1. PRE-TRIP CONDITIONING:
It's a good idea to condition
both your animals and yourselves in the weeks preceding this event. The
desert sun is intense, and September can be a month of weather extremes on
the high desert.
Although we have not lost anyone yet, we have had an occasional case of heat
exhaustion and sunstroke, and an occasional horse who needs to be trailered
out early. You will have a better time if both
you and your stock are in good condition.
Our wagon train is led by a 4-up of
large Belgian mules who keep up a quick pace. Regular exercise and a
couple of good trail rides before this trip will go a long way to making
sure you and your animals can keep up with the pace. Make sure your animals' feet can handle rough and rocky terrain.
If not shod, introduce them to "Easy Boot"-type footwear, in case you need it on the trail.
Our dress code is simple: While on the trail, arms
must be covered, colors must be within the "historically possible" for the
time period (no day-glow...), and if you are an outrider you must wear
either a helmet or a western-style hat (in other words, no baseball caps).
Leather footwear, please, no sneakers. Otherwise, it's up to you. Jeans and
long-sleeved shirt are fine. Once settled in camp, you may wear whatever you
Group riding, and keeping up with the wagon train, make this trail more challenging than it might appear. The trail itself is not difficult for saddle stock. But the energy and excitement of riding in a large, fast-moving group through wide,
the noise generated by metal wheel rims and chains, and wide open spaces can make your horse or
mule harder to manage than he might be on a trail back home, which can be un-nerving to many riders. The better prepared you are, the more fun you will have.
Make sure your stock is traffic safe, as ATV-ers share our trails, and the
last several miles are on paved streets through Fallon.
However, it can add a lot to the feeling of participating in a historical
re-enactment - plus it makes for way better "photo op's" - if you want to
wear something old-timey.
Historically accurate clothing for women can be problematic today, as ladies in
those days wore long, cumbersome skirts. It's fine to improvise, to mix and
match, bend gender lines a bit, and also draw from later, though still old-time
fashion periods. A modern western ranch look is fine, too.
and LAUGHING MOON
are good resources for patterns and ideas.
- WATER: Drink plenty of water - MUCH more than you
usually drink, More often than you usually drink! Each year, one or more
riders run into problems from not
drinking enough water, so be pro-active and drink up!
- Wear a hat or helmet with a visor, or carry a parasol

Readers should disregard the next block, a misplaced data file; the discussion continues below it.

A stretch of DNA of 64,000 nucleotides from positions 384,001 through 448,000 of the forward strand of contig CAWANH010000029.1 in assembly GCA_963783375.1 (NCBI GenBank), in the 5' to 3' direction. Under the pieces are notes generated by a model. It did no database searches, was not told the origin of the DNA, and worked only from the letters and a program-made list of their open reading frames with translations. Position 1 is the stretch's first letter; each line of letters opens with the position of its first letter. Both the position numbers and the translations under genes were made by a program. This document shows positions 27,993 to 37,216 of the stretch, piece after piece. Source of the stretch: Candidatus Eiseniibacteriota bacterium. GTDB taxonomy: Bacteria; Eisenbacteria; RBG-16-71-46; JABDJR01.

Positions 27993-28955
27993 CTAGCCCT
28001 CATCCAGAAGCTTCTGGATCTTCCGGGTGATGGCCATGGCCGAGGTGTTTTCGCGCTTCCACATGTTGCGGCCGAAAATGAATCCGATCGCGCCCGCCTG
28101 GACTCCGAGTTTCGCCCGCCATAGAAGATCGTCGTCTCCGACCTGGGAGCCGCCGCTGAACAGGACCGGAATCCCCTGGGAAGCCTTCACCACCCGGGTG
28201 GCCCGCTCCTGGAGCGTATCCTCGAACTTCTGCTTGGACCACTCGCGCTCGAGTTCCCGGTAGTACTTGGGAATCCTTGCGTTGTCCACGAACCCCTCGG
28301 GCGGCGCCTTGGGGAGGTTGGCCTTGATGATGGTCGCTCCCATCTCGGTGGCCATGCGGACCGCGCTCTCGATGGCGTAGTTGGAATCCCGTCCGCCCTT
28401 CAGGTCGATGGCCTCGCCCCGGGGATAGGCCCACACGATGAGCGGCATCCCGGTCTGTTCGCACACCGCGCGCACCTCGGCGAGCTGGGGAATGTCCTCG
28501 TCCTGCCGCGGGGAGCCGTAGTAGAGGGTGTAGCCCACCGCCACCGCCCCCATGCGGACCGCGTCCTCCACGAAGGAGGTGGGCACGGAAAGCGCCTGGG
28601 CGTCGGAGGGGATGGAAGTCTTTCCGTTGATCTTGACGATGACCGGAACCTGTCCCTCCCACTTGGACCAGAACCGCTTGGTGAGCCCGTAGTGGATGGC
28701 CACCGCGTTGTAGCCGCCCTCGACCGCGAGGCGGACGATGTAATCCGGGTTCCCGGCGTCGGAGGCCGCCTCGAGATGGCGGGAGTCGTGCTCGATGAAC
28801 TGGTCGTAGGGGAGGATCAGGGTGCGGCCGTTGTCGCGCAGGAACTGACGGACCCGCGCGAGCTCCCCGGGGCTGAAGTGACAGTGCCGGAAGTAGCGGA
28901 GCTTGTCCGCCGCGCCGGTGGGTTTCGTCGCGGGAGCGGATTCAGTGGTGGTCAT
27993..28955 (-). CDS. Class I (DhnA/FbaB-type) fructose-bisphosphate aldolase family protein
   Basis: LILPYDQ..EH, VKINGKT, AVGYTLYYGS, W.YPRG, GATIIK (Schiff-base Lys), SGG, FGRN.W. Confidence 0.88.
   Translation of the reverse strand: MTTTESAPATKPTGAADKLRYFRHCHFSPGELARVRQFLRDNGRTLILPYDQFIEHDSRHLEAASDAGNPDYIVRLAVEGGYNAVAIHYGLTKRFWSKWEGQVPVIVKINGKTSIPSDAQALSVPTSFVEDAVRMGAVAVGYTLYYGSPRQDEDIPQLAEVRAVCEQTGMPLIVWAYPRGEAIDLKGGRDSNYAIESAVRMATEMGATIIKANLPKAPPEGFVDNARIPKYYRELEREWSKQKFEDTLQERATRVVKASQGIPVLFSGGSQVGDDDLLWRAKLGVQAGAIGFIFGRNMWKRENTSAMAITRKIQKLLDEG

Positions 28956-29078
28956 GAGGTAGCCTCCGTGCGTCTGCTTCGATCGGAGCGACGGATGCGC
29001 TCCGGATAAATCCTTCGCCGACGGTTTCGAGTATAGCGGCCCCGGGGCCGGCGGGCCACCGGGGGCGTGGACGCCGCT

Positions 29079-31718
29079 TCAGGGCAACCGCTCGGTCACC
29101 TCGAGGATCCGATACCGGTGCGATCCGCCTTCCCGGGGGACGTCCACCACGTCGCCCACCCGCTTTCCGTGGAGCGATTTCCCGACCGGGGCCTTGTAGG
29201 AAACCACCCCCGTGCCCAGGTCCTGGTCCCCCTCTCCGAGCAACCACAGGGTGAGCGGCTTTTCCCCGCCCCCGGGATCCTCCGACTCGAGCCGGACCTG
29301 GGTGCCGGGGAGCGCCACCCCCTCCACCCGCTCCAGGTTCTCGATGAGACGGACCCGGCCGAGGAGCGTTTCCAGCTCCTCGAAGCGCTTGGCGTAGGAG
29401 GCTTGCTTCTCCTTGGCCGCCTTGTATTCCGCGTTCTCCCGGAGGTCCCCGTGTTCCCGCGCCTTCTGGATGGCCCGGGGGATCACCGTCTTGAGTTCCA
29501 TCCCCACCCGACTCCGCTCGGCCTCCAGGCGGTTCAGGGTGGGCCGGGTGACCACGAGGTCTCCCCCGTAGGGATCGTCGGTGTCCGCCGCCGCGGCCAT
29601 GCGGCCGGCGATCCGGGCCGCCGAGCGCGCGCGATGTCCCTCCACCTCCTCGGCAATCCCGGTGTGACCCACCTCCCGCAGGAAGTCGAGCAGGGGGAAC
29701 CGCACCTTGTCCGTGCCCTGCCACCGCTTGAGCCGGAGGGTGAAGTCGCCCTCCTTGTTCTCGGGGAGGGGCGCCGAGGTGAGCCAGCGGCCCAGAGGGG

- Use sunscreen! Also, even in hot weather, wear long sleeves.
- Be sure to bring whatever medications you
reasonably expect to need
- Get your animal's feet trimmed and/or shod in plenty of time, so they are not footsore at the trip's outset.
- If your horse or mule or
donkey is barefoot, consider using "easy boots" (any brand - EasyBoot, Cavallo,
Renegade, etc - anything that fits and works) on at least
their front feet. Even if your horse or mule could handle the terrain barefoot, he will appreciate having the boots
on some of the rougher sections of the trail.
|You are responsible for transporting your own
stuff, so don't bring anything that is not essential. Things to
- FOOD & WATER: This year we
are asking each person to feed themselves
- Clothing....create LAYERS
with warm & cool clothing, western hat with stampede string or riding
- NO BALL CAPS ON THE TRAIL (okay at night in camp)
- Long sleeved shirts, long pants, & boots are REQUIRED for the trail. Tanks and tees, shorts, and tennies or flip-flops are all okay around camp.
- Good bedroll or sleeping bag,
ground pad, extra blankets, pillow
- Tarp or tent
- Snacks for you. Hard tac and
jerky were traditional.
- Personal Toiletries:
Toothbrush & toothpaste, Soap, Shampoo, Shaving kit if desired
- Lip balm
- Sun block
- Bandana or scarf
- Bug repellent
- Gloves can be handy
- Folding or lawn chair - it's
nice to have somewhere to sit at supper time.
- Camera with flash, extra
batteries, film or memory chips
- Spare tire if you have a
rubber tired wagon, we will have air with us.
- Light for Night: Matches, lantern, extra fuel,
flashlight, batteries, whatever you have.
- Slicker, raingear - just in case
- Silverware unless you don't
mind the stupid plastic stuff
- Any other personal items,
medications, etc., that you need
- Soft Drinks
and/or Booze if you want it
FOR YOUR STOCK:
- Bring your own feed -
pelleted, please, plus any grain, mineralized
salt, or supplements if you feed them
- Bucket for water and grain (A
- feedbag if you use one
- Good halter and lead rope.
It's a good idea to bring a spare, too.
- Hobbles if you can use them -
not too many trees or hitching posts out here. Most horses & Mules do
well on the picket line. Electric fence or corrals are okay. No pipe
- Optional first aid or
emergency vet kit
- Hoof care kit:
SHOES ARE NO LONGEWR REQUIRED - IT'S UP TO YOU!
- Fly spray and grooming stuff, according to your preferences